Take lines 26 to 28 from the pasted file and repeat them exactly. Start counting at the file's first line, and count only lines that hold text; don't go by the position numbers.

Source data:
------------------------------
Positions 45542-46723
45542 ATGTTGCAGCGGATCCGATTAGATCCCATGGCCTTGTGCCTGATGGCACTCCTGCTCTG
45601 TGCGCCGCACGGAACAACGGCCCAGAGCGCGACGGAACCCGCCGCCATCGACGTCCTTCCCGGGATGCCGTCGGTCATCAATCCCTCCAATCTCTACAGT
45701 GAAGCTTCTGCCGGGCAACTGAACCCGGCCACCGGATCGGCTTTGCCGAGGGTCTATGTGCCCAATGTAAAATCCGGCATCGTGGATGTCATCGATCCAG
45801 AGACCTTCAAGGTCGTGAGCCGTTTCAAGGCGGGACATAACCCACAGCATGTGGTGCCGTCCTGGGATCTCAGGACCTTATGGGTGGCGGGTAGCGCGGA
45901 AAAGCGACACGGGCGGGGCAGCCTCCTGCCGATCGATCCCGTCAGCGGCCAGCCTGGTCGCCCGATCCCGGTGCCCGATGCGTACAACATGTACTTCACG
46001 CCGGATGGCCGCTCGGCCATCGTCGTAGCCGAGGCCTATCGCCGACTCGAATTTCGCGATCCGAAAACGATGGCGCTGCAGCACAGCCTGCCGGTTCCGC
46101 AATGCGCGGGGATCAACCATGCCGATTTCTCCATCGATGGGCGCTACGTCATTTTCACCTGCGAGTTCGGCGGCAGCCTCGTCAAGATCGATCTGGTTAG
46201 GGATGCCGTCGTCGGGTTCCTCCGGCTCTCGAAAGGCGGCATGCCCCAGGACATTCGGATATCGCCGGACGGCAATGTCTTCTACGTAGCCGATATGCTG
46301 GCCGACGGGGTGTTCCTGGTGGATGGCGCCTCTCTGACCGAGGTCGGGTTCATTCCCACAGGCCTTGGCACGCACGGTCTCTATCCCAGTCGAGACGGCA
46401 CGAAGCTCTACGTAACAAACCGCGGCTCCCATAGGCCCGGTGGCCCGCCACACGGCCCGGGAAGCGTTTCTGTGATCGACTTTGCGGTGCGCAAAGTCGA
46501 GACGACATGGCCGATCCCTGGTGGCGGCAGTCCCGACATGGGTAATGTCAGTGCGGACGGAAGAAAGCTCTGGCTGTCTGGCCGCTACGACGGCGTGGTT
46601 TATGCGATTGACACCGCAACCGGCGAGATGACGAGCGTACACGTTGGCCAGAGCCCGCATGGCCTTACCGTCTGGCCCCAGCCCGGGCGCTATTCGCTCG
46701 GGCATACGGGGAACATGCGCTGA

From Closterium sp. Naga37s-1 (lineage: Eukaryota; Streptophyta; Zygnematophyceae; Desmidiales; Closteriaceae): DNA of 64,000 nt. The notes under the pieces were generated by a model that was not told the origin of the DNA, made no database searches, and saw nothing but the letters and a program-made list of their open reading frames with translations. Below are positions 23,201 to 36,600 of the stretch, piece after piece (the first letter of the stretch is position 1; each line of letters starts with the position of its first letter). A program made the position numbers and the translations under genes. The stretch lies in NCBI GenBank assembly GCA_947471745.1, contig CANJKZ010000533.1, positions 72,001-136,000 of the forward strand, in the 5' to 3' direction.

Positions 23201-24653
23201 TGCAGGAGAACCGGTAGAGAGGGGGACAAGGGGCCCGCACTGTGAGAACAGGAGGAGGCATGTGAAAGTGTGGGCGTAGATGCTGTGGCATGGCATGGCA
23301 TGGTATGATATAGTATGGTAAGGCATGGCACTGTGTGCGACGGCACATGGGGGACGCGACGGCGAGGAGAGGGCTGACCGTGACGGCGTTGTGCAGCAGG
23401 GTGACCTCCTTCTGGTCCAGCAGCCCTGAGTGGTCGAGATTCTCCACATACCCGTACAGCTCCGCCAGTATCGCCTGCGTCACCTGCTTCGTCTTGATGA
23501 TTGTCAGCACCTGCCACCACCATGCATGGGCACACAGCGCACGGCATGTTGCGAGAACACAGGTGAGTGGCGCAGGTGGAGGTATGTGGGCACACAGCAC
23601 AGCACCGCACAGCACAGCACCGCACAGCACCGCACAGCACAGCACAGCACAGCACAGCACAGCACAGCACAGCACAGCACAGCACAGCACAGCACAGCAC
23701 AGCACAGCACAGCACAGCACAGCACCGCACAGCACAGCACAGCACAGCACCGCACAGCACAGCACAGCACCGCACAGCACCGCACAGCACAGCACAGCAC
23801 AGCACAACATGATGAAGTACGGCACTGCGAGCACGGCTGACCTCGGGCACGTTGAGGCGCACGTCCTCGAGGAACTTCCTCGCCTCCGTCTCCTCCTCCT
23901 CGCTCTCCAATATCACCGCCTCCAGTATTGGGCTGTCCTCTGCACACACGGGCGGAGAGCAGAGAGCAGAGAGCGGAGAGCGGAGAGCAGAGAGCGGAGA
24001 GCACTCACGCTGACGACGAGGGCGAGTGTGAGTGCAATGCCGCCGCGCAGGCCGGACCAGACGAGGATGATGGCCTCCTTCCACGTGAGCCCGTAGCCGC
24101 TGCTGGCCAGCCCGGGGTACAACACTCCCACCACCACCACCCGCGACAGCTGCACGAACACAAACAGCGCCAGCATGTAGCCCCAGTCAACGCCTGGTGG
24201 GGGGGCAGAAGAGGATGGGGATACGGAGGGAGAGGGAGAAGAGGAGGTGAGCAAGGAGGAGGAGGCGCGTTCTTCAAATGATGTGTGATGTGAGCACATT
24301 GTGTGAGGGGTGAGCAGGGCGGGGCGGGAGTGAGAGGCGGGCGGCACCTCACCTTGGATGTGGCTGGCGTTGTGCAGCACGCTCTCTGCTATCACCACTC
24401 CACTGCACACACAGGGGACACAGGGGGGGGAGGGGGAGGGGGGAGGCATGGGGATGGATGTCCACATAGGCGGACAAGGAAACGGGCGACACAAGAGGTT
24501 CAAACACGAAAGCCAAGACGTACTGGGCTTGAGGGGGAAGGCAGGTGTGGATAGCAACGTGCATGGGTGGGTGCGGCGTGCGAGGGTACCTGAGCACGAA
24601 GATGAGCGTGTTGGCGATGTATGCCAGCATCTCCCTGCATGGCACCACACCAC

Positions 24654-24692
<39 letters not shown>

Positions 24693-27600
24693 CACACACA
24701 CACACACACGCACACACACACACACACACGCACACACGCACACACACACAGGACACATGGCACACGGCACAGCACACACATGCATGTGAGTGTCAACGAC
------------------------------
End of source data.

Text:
24101 TGCTGGCCAGCCCGGGGTACAACACTCCCACCACCACCACCCGCGACAGCTGCACGAACACAAACAGCGCCAGCATGTAGCCCCAGTCAACGCCTGGTGG
24201 GGGGGCAGAAGAGGATGGGGATACGGAGGGAGAGGGAGAAGAGGAGGTGAGCAAGGAGGAGGAGGCGCGTTCTTCAAATGATGTGTGATGTGAGCACATT
24301 GTGTGAGGGGTGAGCAGGGCGGGGCGGGAGTGAGAGGCGGGCGGCACCTCACCTTGGATGTGGCTGGCGTTGTGCAGCACGCTCTCTGCTATCACCACTC